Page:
As most of our readers hopefully know, next week Terry will have the pleasure of welcoming Dambisa Moyo to the UBC Chan Centre to talk about her book, ‘Dead Aid: Why aid is not working and how there is a better way for Africa’. Like many who have read Dead Aid before, I’m excited to see the kind of discussion that Ms. Moyo’s visit to UBC will generate, and I’m hopeful that anyone who listens to the arguments offered in Monday’s talk will walk away with a new, enriched perspective on the topic of African aid and economic development general.
In the weeks leading up to her talk, I’ve found myself reading quite a few reviews of Dead Aid and watching some of the interviews Moyo has given about the book and it’s central thesis. For an excellent condensed introduction to Moyo’s arguments concerning aid, check out her opening statement for last year’s Munk Debate on Foreign Aid:
One thing I’ve noticed about much of the public criticism directed towards the book so far has been the fact that it concerns arguments which Moyo, upon closer inspection, has never endorsed or mentioned in the first place. At one point (after hearing Moyo say “I’ve actually never argued that” for the umpteenth time in an interview on YouTube) I thought that some critics of Dead Aid were being dishonest. In the end, however, I realized that for some the subject of aid is simply a tremendously sensitive issue. Simultaneously encompassing debates in economics, culture, and history, all while involving academics, policymakers and people who have dedicated their lives to certain aid initiatives, the aid question is by its very nature a contentious topic. Add to this the innate human tendency to occasionally read books by looking only at their titles (see Richard Dawkins’ ‘Selfish Gene’) and you get a situation where misunderstanding is almost inevitable.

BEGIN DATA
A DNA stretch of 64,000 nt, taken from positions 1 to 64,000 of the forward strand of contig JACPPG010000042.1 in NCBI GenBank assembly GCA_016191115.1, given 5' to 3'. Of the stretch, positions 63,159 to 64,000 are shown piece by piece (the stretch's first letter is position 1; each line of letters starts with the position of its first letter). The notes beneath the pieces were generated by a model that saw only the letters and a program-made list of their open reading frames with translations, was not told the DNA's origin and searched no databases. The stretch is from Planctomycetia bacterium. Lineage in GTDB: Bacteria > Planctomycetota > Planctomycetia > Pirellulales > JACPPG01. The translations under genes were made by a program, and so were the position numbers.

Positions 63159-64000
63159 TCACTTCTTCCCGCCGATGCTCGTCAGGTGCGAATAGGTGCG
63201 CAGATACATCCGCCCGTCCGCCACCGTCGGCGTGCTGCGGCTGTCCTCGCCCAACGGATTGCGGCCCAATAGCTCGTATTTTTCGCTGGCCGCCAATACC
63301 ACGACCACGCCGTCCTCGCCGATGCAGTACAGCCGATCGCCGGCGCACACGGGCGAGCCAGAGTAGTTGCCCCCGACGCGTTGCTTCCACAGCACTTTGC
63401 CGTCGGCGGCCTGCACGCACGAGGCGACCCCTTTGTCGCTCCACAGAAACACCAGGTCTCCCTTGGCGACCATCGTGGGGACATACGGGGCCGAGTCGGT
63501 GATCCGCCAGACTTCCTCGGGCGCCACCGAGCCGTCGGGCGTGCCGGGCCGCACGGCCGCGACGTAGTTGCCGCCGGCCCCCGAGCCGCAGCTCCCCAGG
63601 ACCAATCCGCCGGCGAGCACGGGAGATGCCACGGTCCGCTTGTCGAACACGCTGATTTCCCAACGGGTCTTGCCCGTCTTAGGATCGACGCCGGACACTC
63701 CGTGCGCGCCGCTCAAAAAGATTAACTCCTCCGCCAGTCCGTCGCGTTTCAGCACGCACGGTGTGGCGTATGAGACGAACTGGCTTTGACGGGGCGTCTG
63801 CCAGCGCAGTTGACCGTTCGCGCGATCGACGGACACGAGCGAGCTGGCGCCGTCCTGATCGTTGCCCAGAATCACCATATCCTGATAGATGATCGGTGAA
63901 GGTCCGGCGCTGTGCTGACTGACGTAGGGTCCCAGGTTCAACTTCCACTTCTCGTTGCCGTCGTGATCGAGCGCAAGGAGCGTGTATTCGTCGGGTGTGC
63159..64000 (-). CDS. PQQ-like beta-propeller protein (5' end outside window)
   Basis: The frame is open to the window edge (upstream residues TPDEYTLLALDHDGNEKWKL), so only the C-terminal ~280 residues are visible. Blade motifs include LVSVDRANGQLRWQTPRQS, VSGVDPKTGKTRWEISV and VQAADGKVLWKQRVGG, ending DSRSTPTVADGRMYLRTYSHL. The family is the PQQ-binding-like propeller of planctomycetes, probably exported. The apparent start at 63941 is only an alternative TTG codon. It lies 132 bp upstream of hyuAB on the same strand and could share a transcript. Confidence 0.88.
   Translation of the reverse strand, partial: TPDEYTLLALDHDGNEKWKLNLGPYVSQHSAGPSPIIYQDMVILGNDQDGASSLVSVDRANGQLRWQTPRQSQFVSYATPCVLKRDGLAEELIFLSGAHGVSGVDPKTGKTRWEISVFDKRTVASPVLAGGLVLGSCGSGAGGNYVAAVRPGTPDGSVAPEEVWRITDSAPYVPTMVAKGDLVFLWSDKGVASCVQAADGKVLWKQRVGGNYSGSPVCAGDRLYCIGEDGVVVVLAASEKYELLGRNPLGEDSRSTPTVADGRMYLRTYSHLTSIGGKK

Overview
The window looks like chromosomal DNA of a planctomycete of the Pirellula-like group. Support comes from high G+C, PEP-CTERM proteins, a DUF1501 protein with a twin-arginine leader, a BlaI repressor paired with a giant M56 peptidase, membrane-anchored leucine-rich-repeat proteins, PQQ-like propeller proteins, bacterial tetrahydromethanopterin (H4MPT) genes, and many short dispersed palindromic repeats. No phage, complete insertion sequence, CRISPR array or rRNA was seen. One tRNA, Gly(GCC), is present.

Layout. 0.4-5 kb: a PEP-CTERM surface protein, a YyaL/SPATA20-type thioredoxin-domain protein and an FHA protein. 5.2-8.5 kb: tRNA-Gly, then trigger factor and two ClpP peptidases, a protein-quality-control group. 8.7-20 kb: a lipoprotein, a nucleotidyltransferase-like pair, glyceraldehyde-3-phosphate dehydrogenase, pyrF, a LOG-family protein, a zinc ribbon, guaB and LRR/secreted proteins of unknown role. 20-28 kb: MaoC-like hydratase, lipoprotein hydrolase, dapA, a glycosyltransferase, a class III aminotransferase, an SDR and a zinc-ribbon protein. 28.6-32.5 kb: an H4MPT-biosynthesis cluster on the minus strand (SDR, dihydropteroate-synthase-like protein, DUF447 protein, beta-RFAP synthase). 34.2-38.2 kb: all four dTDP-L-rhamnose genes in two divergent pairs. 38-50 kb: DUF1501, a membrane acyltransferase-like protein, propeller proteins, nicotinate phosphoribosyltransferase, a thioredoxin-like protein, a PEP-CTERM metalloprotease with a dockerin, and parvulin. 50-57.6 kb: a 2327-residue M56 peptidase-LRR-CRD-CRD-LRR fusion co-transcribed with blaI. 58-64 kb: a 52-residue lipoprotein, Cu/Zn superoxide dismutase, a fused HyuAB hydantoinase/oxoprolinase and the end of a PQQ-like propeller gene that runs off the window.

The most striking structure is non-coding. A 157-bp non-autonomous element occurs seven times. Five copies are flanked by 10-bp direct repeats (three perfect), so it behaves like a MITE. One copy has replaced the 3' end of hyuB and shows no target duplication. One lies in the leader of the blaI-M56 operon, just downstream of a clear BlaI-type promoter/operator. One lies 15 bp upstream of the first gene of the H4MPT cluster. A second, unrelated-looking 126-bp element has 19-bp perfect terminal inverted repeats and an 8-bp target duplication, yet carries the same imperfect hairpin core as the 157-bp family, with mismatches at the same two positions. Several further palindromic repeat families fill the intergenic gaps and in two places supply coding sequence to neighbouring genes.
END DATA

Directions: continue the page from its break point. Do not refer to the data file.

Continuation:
With this in mind, I’ve decided to highlight three main points about Dead Aid which should help anyone who has not yet read the book better understand what exactly is being argued by Moyo.
1. Emergency humanitarian aid
Contrary to what some book reviewers might claim, Moyo has never argued for a cessation of emergency and humanitarian aid to Africa – indeed, she recognizes that such aid is essential. In the clip below, which also introduces the central thesis of Dead Aid, Moyo points out that she is targeting the much broader problem of aid sent directly from donor governments and agencies to the coffers of African Governments:
2. The ‘non-aid’ model is nothing new
As Moyo explains in the clip below, the arguments put forward in Dead Aid concerning the inefficacy of aid in promoting long-term economic development aren’t necessarily groundbreaking or new – in fact, they’ve been made many times before:
3. The feasibility of alternatives to the aid model
The prospect of relying on trade, foreign direct investment and financial markets for growth in Africa is not as far-fetched an idea as it might intuitively seem. As Moyo explains below, conditions are not as nearly as bad as western creditors might initially think (for example, 16 African countries already have credit ratings and could, in fact, enter capital markets if they wanted to):
Hopefully these videos will give Terry readers a slightly better idea of what Dr. Moyo will discuss in her talk on Monday, and will clear up any misconceptions people might have about the central message of Dead Aid.